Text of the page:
Falun fad

31 Aug

This Sunday, the dim-sum place was packed. We waited nearly 40 minutes for a table. While standing outside, a woman scurried about thrusting pamphlets into people’s hands. Big bold letters announced to me to the all-too-familiar cause du jour of west-coast activists: “why is this peaceful meditation practice being persecuted?”
 
I was immediately reminded of Jianshuo’s recent post. He doesn’t post about Falun Gong in particular, but laments the black eye that China is being given over SARS. Jianshuo is in MSFT Shanghai office andmaintains some of the best SARS-related news from China available on the web(Adam Morris also has a good SARS-related blog he maintains from Beijing or nearbyTianjin). Now, I am more pessimistic than ever before about SARS. The disease is basically out of control in spreading now, has been mutating rapidly, and now has a 15% death rate. I am convinced that SARS is something we will all have to learn to deal with. But I also would not be too quick to criticize China about the spread of the disease. I have a feeling things will be much worse in the U.S. when SARS catches hold with full force here, if only for the reason that it’s practically impossible in the U.S. to quarantine 1000 people at a time.
 
Anyway, the point is that I have never really understood theFalun activists, and always have this uncomfortable feeling that they are simply serving (at least in the west) as a focal point for attracting anti-China activists — many of the same anti-China activists who populate the “free Tibet” movement. Both issues are rather similar, and puzzling to me for the same reasons. The people attracted to both causes are typically the same people who will fight most strongly against school prayers in the west, but they are supporting religious monarchy (in the case of Tibet) and a massive religious cult (in the case of Falun) over an athiest government.I’m not saying that Tibetan Buddhism or Falun Gong are necessarily bad belief systems; just that I have a bit of trouble understanding the motives of their western supporters. When India funnels money to the “free Tibet” movement, the reasons are obvious –but there seems something deeply incongruous about the stance of the typical birkenstock-clad college kid who claims to be a supporter of Tibet or Falun Gong.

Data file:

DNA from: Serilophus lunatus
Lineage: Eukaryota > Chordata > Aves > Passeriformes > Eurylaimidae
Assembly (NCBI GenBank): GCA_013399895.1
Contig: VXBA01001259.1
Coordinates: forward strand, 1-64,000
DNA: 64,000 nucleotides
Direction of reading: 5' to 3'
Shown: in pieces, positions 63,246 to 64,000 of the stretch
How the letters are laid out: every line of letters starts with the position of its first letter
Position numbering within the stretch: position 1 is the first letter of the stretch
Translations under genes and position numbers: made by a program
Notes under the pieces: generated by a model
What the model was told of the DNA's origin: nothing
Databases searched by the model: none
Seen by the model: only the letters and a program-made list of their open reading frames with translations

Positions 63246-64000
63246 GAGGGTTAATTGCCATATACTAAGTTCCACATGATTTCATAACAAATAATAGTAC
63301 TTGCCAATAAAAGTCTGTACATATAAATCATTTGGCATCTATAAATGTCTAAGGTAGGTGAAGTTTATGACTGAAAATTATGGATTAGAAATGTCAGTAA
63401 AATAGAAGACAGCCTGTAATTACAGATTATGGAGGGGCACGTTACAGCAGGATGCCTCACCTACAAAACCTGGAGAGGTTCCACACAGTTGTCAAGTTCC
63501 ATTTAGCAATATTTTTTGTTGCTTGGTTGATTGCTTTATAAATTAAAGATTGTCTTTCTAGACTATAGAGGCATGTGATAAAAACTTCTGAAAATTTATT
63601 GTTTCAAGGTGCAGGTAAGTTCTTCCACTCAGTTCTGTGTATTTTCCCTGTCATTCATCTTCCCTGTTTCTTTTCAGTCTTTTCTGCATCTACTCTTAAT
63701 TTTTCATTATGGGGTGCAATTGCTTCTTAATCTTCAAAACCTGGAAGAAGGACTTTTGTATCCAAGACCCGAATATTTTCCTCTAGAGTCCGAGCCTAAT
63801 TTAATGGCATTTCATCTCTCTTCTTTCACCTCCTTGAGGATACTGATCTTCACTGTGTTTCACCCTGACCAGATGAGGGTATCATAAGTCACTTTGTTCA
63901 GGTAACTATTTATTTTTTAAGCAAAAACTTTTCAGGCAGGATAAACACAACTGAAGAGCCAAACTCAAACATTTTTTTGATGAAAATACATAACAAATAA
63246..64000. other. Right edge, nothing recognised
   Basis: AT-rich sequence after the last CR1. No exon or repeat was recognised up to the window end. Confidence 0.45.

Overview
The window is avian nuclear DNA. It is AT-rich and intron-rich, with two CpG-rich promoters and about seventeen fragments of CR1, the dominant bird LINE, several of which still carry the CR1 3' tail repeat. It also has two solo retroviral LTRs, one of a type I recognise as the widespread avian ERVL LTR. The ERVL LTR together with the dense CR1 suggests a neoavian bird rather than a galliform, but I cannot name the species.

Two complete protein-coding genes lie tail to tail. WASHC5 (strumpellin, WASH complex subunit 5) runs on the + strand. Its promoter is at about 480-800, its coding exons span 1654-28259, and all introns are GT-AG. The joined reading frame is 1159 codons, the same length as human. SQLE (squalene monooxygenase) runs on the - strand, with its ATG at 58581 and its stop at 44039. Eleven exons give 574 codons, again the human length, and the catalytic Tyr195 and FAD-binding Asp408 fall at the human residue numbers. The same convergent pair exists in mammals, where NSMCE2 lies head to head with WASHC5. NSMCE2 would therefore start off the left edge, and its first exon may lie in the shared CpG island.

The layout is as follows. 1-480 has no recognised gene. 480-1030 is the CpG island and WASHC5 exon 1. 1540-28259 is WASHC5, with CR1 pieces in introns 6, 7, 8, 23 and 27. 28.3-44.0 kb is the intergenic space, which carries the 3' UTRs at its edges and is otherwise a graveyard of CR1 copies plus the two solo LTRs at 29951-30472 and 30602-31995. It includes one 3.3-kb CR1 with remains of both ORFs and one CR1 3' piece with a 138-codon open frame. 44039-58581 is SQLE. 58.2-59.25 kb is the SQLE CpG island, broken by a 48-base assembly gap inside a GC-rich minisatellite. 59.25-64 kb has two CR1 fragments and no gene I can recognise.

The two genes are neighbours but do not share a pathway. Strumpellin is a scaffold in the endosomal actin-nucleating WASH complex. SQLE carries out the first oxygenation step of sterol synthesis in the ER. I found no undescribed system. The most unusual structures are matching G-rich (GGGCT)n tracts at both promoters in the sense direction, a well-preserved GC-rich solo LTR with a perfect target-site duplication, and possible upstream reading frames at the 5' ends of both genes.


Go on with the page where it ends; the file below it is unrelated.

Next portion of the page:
Now, I am admittedly ignorant about Falun Gong. But I have formed some impressions:
 
They claim to not have an organization, but their .org is as slick and masterful as any Sun Myung Moon or Church of Scientology site. They have an 800 number and a line of merchandise. Driving around Vancouver, B.C., I see massive Berlin-1933 style posters, and I have seen what appear to be apartment complexes taken over entirely by practitioners. They send blue-eyed Canadian college kids to do stupid things and get arrested in Tiananmen, with newspaper cameramen ready. And they market themselves even more fiercely than Hare Krishnas (when was the last time you had Hare Krishnas soliciting at your restaurant?). They claim they do not have an organization, but I have learned far more than I wanted to about their founder and spiritual leader. Every web page or pamphlet heaps adulation on the founder, and the lack of detractors within Falun Gong would make even the Pope envious. I have formed the impression that if their founder said “jump”, they would all jump. They make me nervous.
 
By the same token, there are plenty of Buddhists, Christians, Jews, Muslims and others within China who manage to avoid systematic persecution.Admittedly, it’s not as if China makes life easy for these other religions, but Falun Gong has done a very poor job of maintaining a low profile. Massive public displays of solidarity to non-communist causes and sneaking in offoreign activists to stage protests are textbook examples of how to freak out the communist party. Does the Zhuan Falun require that practitioners deliberately poke a stick in the eye of the communist party? I highly doubt it.
 
So do you have any theories why the Falun Gong insists on being so highly visible and provocative toward the Chinese leadership? My theory is that it’s a two-pronged way to generate membership. In China, being perceived as “everybody is doing it” is a great way to attract more customers. And in the U.S., getting persecuted by the Chinese government is a great way to gain mystique and credibility among the seeker-activists (Richard Gere, Tom Cruise)and patterns the “Free Tibet” movement. And the two trends feed off of one another (Westerners figure it is “authentic” if lots of Chinese people do it; Chinese people figure it must be good since everyone including foreigners is doing it).

text from: http://www.facts.org.cn/puop/201007/t114581.htm

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